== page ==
Should I buy a laptop or a tablet?
Inside a laptop
Choosing a laptop for business
Choosing a laptop for home
Choosing an entertainment laptop
Choosing a budget laptop
Mac or Windows?
Inside a tablet
Buying an Apple tablet
Buying an Android tablet
Buying a Windows tablet
Whether you want to watch the latest films, surf the internet or manage your finances, a laptop or tablet can be a smaller, portable and more user-friendly alternative to a hefty desktop machine.
Numerous models are available. Some offer dazzling, high-definition displays, perfect for streaming TV shows. Others have big memories for storing music. Some are just very good value.
But with wide choice can come uncertainty, so this guide will take you through the main factors to consider when buying a laptop or tablet that is right for you. We’ll focus on how the devices work, their key features and capabilities, ease of use and prices.
Armed with this clear, concise, comprehensive information you’ll be able to buy your next laptop or tablet with confidence.
Should I buy a laptop or tablet?
Don’t know which to choose? Start here to learn which option will suit you best.
Choosing a laptop
If you’re used to a bulky desktop computer, then a laptop is a revelation. It wraps all the bits you need into one package, including keyboard, screen and a rechargeable battery so it can be used anywhere, from your kitchen to the train to balanced on your lap.
Speedy processors and lots of memory mean laptops can handle all the PC tasks you need, and you can store your collection of music, photos, documents and files on them.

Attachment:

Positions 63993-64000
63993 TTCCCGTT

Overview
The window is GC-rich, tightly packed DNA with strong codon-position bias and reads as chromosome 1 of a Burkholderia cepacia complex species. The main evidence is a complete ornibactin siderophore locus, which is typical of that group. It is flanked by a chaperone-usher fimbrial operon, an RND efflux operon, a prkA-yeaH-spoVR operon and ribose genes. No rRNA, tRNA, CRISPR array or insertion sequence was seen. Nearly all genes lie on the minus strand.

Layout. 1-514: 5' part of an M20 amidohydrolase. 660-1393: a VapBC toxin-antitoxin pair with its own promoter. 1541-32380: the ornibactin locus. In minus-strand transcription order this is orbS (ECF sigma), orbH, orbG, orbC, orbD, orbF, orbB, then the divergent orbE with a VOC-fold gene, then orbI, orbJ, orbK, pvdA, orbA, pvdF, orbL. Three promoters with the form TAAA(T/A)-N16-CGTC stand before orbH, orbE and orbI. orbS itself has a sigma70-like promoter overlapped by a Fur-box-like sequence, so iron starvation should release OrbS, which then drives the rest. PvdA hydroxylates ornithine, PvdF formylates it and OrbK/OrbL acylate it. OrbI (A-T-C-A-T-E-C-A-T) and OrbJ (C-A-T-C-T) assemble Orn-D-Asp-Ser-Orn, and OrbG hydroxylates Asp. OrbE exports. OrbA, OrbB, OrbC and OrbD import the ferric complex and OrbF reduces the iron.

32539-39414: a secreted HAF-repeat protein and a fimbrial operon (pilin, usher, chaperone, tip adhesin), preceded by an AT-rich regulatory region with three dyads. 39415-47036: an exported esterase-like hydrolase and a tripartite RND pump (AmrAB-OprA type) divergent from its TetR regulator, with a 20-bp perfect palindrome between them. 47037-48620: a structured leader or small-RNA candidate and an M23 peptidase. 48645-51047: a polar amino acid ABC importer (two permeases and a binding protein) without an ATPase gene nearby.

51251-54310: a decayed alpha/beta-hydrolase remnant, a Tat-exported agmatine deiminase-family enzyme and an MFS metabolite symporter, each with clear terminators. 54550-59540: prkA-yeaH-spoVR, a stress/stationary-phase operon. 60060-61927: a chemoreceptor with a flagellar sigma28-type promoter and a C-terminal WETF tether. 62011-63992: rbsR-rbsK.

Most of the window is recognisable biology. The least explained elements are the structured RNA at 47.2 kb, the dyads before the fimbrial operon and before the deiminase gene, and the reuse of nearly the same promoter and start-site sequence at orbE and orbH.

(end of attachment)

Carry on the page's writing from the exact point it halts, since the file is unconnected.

A laptop’s full-size keyboard makes typing easier than on a tablet’s small on-screen version, and connecting gadgets such as digital cameras to your laptop is simple, too.
Large quality screens up to 17 inches make watching films and TV easier on the eyes than doing so on a tablet. Laptops are more durable – closable lids mean there’s less chance of damaging the screen.
However, laptops are heavier than tablets, with shorter battery life, and they are more at risk of malware and viruses.
Choosing a tablet
Tablets are a wonder – they’re small, skinny computers around the size of a book and as light as a cup of coffee. They excel at entertainment such as reading ebooks, viewing videos and photos, playing games, the latest apps and surfing the web.
The front of a tablet is dominated by a glossy touchscreen. Instead of a keyboard, you tap or swipe the screen to open and navigate through files, and enter type using an on-screen virtual keyboard.
The real star is a tablet’s battery life. You typically get around 12 hours of constant use between recharges. Unlike laptops, tablets switch on instantly – great for quick web searches – and there are lots of free apps available that add games and features to your machine.
Tablets lack the processing oomph of a laptop, even if they sometimes cost more. While a tablet is ideal for everyday computing, if you plan on more intense use then a laptop is still the best choice.
Inside a laptop
Get to grips with the parts and features so you know what to look for when choosing a machine.
Most laptops have integrated video chips that are fine for everyday use, such as watching films. For high-end 3D games, opt for a laptop that includes a video card with its own memory.
This runs the laptop’s operating system and any programs. Most laptops use Intel processors – Intel Core i5 (dual-core) is a good all-rounder.
The number of files, photos and videos you can keep on a laptop is limited by its storage. A hard drive of 1TB or more is good, though more expensive but lighter laptops may use a solid-state hard drive that offers less storage, typically around 256GB.